“Albert Edward Wade studied at Birmingham in 1911, and was resident in London in 1917, and Dover in 1919. He was working at the Sheffield School of Art in 1921, and from there joined the staff of the Grimsby School of Art in 1924. He then became Principal of this School in 1927. As well as being an accomplished artist in oils and watercolours, he was also an excellent musician, playing the cello with great skill. He retired from the Grimsby School of Art in 1953, and moved to Alresford.”
Presumably there are many of his artworks in the Grimsby School of Art and in North East Lincolnshire. Some of these can be seen on http://www.bbc.co.uk/arts/yourpaintings/artists/albert-edward-wade.
AE Wade aged 61
A photo of a self-portrait dated 1950, which states it is an image of him at age 61, and is held in this Grimsby collection, was provided by Louise Bowen, of the NE Lincolnshire Council Museum Collections department, in 2014. A drypoint image purporting to be a self portrait from 1930 was also found in his collection of dry-points, most of the rest of which dated from the 1960s.
Louise provided the description of his early life quoted above, and adds that “Examples of his woodcraft can be seen in Humberston Church (near Grimsby) in the form of the chancel screen and the pulpit. He was an authority on antiques and archaeology.”
Albert was born on 17 October 1889, in Kinver, Staffordshire, and had parents Josiah and Mary Ann (nee Newell). In the 1911 Census records he is listed as a Draughtsman with a Furniture manufacturer, then aged 21, living at 3 Marlborough Road, Smallheath, near Birmingham, with his parents (aged 54 and 60) and brothers Sydney George aged 27, and Walker Charles aged 19. All of the rest of them were employed in the family Bakery. There were two other children of Josiah and Mary alive at that time, but not living in Marlborough Road.
The move to Alresford
Albert Wade retired to Alresford in 1953: he chose Alresford “because his family had originated here” [the only record of any family connection is that his mother had been born in Farringdon, Hampshire – Ed]. Here, he made his home at Ivern, in Salisbury Road, where he lived for over 20 years: he died in 1976.
A good friendship was established with George Watson in Alresford, possibly via contact with Laurence Oxley’s shop, and George assisted Albert in printing the Christmas cards he made using a dry point technique, from the sketches reversed onto copper blocks. Later, George passed some of these blocks and prints to Roy Robins and his colleagues who were starting the Alresford Museum. Also included was a full sized painting, showing the dismantling of the water tower, on its site near the top of Jacklyn’s Lane in around 1953, which now hangs in Alresford Library.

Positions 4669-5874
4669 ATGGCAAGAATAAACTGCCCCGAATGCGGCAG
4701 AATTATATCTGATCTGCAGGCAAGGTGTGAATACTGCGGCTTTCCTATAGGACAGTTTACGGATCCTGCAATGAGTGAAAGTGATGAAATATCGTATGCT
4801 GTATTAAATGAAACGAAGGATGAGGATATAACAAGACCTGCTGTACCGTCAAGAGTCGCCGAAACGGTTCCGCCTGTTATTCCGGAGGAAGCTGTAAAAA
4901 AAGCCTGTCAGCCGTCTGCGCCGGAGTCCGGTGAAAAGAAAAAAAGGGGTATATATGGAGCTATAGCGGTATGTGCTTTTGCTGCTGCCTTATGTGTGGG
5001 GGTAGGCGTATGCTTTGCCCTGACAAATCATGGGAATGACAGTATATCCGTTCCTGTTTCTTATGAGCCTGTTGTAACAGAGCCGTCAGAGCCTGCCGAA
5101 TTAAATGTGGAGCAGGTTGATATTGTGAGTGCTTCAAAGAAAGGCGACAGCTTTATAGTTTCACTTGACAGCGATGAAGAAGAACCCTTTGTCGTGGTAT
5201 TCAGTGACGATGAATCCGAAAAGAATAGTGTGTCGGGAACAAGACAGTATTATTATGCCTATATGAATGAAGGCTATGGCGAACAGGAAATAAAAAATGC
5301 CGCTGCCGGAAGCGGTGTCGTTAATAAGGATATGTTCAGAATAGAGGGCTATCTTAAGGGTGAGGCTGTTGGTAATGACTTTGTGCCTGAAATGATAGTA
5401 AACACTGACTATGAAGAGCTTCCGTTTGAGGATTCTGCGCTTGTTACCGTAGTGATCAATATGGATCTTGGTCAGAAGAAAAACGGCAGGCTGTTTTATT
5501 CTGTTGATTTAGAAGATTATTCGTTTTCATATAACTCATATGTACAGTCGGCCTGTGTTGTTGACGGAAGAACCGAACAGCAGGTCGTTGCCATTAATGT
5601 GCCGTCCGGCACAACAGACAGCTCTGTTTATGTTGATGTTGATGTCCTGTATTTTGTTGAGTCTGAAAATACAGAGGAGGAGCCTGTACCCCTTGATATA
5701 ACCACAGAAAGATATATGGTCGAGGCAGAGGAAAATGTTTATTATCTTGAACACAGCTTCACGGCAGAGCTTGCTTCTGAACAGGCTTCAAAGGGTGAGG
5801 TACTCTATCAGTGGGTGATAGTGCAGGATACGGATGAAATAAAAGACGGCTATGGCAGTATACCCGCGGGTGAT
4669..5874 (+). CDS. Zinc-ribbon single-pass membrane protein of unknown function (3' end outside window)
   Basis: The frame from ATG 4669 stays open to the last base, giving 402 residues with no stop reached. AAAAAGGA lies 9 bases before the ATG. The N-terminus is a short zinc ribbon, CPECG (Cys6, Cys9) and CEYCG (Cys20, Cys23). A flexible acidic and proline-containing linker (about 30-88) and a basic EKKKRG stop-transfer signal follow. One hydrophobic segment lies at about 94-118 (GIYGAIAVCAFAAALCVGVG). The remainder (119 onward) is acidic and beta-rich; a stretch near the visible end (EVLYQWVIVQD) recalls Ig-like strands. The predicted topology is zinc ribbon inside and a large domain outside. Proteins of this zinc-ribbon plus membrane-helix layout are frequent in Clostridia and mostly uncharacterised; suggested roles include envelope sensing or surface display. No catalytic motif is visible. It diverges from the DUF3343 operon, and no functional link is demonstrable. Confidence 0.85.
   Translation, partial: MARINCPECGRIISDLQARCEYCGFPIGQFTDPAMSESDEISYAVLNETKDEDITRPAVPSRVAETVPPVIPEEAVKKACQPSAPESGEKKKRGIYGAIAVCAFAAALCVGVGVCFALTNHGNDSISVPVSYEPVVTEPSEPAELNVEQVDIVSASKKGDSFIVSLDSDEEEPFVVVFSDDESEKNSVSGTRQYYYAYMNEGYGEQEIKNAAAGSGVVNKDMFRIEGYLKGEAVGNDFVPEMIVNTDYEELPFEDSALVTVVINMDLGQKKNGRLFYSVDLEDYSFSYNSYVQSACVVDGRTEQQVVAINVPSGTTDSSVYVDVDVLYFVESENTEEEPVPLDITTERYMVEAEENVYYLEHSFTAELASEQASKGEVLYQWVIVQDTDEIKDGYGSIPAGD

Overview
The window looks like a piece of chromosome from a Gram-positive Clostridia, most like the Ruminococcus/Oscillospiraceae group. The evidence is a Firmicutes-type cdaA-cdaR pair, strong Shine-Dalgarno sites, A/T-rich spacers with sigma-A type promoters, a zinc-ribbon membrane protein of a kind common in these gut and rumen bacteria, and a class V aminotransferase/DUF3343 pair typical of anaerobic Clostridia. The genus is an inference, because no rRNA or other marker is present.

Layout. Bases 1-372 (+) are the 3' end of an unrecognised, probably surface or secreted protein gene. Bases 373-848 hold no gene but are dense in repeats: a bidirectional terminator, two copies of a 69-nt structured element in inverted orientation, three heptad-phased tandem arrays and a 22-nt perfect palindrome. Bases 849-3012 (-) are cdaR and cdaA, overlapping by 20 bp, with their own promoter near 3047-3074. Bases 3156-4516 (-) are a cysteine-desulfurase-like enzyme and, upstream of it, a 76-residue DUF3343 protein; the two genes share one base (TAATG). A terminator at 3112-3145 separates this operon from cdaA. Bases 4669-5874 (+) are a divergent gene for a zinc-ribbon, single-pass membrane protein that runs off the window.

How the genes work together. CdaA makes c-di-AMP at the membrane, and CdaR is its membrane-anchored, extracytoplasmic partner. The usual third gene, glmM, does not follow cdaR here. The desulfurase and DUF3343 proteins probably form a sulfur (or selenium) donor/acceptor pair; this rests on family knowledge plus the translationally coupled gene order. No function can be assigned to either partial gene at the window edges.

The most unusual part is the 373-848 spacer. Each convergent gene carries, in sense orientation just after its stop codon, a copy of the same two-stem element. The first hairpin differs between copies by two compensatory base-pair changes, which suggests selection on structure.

Another possible route for the Alresford Museum collection of the Wade cards seems to have been via Mrs Mary Horner, of the Manor House, Humberston, Grimsby: possibly a relation of Albert Wade. Mary Horner passed her set of cards to Peter Chapman, a reporter on the Grimsby Evening Telegraph. Peter Chapman felt the Alresford images would be better kept in Alresford, and passed them back to Christopher Everett in Holyborne, Alton, from where they came to the Alresford Historical and Literary Society, and then the Alresford Museum.
Biography by Peter Chapman
Peter Chapman included his assessment and biography of A E Wade, for our information. He wrote:
“When 1950 dawned, Mr AE Wade had been Principal of Grimsby School of Art for 23 years. When he retired three years later, to Alresford, from which his family originated, his tenure of office was, and has subsequently proved, a record. But he left an eradicable mark – not only on the thousands of students who had sat at his feet – but on the town to which he had come in 1923 after a spell at Birmingham School of Art.
Albert Wade was a man of many parts. He was first a devoted husband to Florence (née Hames). He was father to two daughters, Athena and Gabriel, to whom he passed many of his enthusiasms. He was a highly competent artist, in oils and watercolours, a master of the portrait, the landscape and specific studies. He was a sculptor and a highly skilled woodworker and carver. In addition to these many accomplishments he was a most useful cellist and an inveterate collector.
Self portrait in 1930
His knowledge of, for instance, Chinese porcelain was encyclopaedic, and he amassed a still extant collection of Egyptian items which remains in Grimsby. Mr Wade was both a man of his time and a connoisseur, and he passed on his wide range of knowledge to his pupils, many of whom owe the awakening of many interests to his passions.